Meanwhile at the Marlborough Street court George Ballard was brought up for second appearance having previously been remanded by Mr Newton for an assault on his (Ballard’s) wife. Ballard was a 38 year-old bootmaker living with Mrs Ballard in Berwick Street, Soho. The couple argued at lot and Ballard was another drinker. The officer of the court who had investigated the case described his wife as ‘a hard working woman’.  He added that he’d been told that the defendant had often threatened his wife and her sister.

George Ballard’s crime was to have thrown vitriol (acid) over his wife in a fit of anger. When questioned his only defense was that she had threatened his life. Mr Newton dismissed this excuse, saying that even if it was true (which he clearly doubted) it was no reason to attack her in such a cowardly way. He sent the bootmaker to prison for six months at hard labour and, ‘as she was capable of maintaining herself’, he granted Mrs Ballard a judicial separation. Hopefully when George got out she would have found somewhere a long way away from him.

Many women wouldn’t have gone as far as Mrs Ballard did in getting the court to remove her husband and bread winner, but she was perhaps in a better position than most, and able – as the justice noted – to look after herself. It was more usual for wives and partners, seemingly regardless of the hurt done to them, to forgive their abusers or retract their evidence, sometimes after the man had spent a few days in a cell.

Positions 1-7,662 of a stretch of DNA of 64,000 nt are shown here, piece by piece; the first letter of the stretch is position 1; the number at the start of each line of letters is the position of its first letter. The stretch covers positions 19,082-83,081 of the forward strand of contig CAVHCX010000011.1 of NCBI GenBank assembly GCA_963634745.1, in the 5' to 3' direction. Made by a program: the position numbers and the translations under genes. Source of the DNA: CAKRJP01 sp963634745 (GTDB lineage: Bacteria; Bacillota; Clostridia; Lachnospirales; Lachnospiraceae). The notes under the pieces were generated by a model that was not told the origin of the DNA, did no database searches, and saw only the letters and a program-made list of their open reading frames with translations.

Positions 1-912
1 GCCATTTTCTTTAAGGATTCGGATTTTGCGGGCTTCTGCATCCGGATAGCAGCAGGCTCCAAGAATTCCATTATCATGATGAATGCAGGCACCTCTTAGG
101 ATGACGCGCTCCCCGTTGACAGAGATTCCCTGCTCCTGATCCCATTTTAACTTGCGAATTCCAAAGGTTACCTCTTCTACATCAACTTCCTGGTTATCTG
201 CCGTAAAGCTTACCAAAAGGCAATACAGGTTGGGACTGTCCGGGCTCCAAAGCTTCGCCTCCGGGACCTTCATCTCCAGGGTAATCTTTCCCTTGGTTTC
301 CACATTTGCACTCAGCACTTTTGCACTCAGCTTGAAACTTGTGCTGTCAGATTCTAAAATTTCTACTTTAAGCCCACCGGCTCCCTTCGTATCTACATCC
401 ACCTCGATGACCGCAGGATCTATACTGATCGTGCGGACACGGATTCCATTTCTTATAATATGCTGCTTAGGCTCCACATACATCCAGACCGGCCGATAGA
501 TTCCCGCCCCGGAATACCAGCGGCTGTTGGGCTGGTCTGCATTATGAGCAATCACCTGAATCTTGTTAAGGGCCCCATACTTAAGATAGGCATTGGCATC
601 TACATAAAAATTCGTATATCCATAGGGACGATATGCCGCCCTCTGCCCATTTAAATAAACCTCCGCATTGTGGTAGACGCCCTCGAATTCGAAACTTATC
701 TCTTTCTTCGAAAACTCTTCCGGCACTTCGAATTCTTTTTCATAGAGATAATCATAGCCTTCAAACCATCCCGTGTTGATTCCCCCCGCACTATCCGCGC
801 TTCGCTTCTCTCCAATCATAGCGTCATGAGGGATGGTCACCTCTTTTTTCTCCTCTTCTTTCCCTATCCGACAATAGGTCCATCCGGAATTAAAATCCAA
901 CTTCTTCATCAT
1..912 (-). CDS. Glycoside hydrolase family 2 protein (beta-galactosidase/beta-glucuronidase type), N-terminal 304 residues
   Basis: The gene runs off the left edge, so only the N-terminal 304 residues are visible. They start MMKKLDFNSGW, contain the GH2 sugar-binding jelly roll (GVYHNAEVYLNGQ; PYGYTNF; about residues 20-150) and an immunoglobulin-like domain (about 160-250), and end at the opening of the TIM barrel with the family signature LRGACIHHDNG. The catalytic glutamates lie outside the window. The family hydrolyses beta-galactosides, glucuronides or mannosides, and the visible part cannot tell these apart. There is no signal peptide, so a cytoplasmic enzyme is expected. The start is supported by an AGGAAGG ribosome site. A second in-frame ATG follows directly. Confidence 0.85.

This was the case with Charlotte Steel. When George Steel was again presented at Guildhall Police court on the 3 February 1884  Charlotte said she was not frightened of him and that he’d never threatened her before. Her sister backed her up, saying she didn’t believe George ever meant to hurt anyone. Alderman Isaac could do little but warn George about his future behaviour telling him that he:

‘had placed himself in a very serious position, for he might have been committed for trial for  threatening to commit murder. He advised him not to have anything to do with firearms again’, and then released him.

[from The Morning Post, Wednesday, 30 January, 1884; The Morning Post), Monday, 4 February, 1884]